Furthermore, the findings of the present study revealed that age, gender, marital status, level of residency, type of pre-college school, living region, or being diagnosed with a mental health disease or not, all were non-significant predictors of public speaking anxiety. This result might be referred to that public speaking is an activity that is more dependent on skills and practice rather than demographic characteristics. Public speaking activity mainly depends on knowing audiences, organizing material, watching feedback, using body language, giving examples and demonstrations, in addition to many other presentation skills. However, the indirect effect of the previously listed demographic variables could be considered a secondary effect, but could not be ignored as the public speaking components (mental, vocal, physiological, etc.) depends on the demographic variables and mental health status of the individuals.
Despite the significant findings of the present study, still there are a number of limitations that could limit the generalization of these findings. A significant limitation is the geographical and human limitation, which includes conducting the present study in Riyadh and recruiting the medical residents as a research sample. Therefore, the findings of this study are inclusive for medical residents in Riyadh and cannot be generalized to medical residents in other healthcare facilities in Saudi Arabia. Another limitation is that the present study was performed during COVID-19 pandemic, which was reported to significantly affect the mental health status of the healthcare workers (anxiety, depression and resilience levels). Therefore, the results of this study could be restricted to the public speaking anxiety during crises situations, such as COVID-19 pandemic.
The present study sought to measure the level of public speaking anxiety among medical residents in Riyadh. The findings of the study showed that there is a low level of public speaking anxiety among medical residents at all public speaking levels (cognitive, behavioral and physiological). In addition, the study concluded that stuttering, negative perceptions of individuals’ own voice and language barriers were the most reported factors influencing the level of public speaking anxiety. Finally, the study concluded that public speaking anxiety is not predicted by the medical residents’ age, gender, marital status, level of residency, type of pre-college school, living region, or being diagnosed with a mental health disease or not.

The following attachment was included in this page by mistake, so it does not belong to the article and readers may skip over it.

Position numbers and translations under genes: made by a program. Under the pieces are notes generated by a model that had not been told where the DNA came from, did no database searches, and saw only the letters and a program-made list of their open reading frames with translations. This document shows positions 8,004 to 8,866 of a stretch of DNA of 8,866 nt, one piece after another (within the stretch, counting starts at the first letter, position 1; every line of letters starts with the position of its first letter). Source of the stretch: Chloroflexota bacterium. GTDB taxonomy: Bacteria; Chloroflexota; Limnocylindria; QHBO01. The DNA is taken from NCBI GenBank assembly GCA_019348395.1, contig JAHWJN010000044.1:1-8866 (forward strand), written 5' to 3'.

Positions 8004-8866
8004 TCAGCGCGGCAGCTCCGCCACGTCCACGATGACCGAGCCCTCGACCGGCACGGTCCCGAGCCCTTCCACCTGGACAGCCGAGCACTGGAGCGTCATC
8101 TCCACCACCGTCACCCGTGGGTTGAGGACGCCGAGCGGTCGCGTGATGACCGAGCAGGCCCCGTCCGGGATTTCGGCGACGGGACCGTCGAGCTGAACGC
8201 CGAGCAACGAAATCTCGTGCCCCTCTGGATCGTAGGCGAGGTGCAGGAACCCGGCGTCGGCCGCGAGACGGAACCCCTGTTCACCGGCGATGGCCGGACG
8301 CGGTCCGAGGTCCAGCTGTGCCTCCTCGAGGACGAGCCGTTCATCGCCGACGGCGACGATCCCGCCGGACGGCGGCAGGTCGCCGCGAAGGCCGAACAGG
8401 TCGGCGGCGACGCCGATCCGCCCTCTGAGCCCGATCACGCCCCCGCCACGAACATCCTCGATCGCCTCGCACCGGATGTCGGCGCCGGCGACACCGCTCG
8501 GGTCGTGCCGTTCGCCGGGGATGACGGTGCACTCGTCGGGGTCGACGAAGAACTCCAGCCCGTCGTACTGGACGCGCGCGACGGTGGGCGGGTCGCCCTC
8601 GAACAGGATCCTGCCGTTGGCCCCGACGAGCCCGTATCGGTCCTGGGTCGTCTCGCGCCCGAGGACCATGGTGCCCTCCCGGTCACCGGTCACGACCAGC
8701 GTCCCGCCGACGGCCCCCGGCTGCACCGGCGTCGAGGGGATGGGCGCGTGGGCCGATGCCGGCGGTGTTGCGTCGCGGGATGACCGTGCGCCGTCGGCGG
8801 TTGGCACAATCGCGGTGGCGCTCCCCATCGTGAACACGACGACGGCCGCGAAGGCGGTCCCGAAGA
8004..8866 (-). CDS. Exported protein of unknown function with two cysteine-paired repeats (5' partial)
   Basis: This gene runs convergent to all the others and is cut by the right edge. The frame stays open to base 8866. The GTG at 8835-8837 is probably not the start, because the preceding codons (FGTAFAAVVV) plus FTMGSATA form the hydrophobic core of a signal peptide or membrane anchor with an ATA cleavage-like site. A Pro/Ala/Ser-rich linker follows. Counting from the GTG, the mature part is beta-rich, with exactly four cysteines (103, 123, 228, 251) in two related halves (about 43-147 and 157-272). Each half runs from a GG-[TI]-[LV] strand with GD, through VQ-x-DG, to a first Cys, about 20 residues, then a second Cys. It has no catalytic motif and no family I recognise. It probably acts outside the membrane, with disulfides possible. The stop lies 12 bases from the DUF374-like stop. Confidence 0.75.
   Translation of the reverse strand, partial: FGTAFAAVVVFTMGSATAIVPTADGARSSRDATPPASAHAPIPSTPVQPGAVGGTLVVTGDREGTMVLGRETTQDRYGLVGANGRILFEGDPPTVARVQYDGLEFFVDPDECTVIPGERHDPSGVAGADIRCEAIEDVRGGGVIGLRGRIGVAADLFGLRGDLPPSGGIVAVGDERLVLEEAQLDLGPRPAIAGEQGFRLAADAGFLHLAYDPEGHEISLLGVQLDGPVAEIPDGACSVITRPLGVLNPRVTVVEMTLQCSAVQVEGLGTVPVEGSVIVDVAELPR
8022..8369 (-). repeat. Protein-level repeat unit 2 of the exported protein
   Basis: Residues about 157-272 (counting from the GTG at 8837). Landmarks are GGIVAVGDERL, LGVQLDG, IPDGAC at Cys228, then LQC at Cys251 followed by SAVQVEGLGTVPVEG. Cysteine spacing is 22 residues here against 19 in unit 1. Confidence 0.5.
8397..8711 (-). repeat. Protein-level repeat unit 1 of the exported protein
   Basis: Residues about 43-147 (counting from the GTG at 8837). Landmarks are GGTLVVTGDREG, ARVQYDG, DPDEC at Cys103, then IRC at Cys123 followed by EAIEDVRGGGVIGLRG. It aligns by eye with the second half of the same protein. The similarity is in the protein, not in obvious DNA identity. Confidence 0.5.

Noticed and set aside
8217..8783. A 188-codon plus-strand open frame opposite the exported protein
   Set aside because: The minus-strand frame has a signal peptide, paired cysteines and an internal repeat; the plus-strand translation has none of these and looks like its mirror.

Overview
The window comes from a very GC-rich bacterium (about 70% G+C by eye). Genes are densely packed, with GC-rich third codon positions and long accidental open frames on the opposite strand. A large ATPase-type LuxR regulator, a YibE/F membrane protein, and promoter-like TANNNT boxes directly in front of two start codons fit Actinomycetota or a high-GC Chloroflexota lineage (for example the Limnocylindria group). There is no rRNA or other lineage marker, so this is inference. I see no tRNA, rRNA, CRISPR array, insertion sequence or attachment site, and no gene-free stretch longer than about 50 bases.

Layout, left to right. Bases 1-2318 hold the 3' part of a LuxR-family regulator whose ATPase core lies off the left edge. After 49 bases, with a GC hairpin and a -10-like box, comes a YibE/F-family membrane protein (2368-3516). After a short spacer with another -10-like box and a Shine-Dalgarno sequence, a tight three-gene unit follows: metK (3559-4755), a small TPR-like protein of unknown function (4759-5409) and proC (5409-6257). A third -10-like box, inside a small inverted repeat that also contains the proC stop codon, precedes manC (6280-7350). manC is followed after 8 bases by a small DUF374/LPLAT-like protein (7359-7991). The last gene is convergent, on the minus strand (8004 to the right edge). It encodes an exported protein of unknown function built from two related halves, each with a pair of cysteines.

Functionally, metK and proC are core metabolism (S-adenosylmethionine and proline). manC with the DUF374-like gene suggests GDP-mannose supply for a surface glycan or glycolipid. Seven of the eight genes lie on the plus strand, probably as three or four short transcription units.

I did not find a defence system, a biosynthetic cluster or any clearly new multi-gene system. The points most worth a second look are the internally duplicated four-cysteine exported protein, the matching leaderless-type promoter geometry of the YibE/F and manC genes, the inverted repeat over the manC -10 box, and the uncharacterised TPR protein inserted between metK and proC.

Based on the findings of the present study, the study recommends holding more educational and training sessions for the medical residents in Riyadh to increase their awareness, knowledge and practice of public speaking skills, in addition to encouraging them to strengthen their language abilities, improve their communication skills and presentation skills.
The authors would like to extend their gratitude to the administrative authorities in KSUMC for providing unlimited support and help to conduct this study. In addition, the authors sincerely thank the participating medical residents for their efforts in the data collection process and responding to the data collection questionnaire, which contributed to the success of collecting the needed response rate for this study.
Conflict of Interest
No conflict of interest
This research has no external funding
The authors would like to declare that all authors contributed significantly to the production of this manuscript. The authors equally formulated the research problem, reviewed the literature, designed the research procedure, participated in the data collection process, data analysis and interpretation, in addition to finalizing the manuscript in the current format.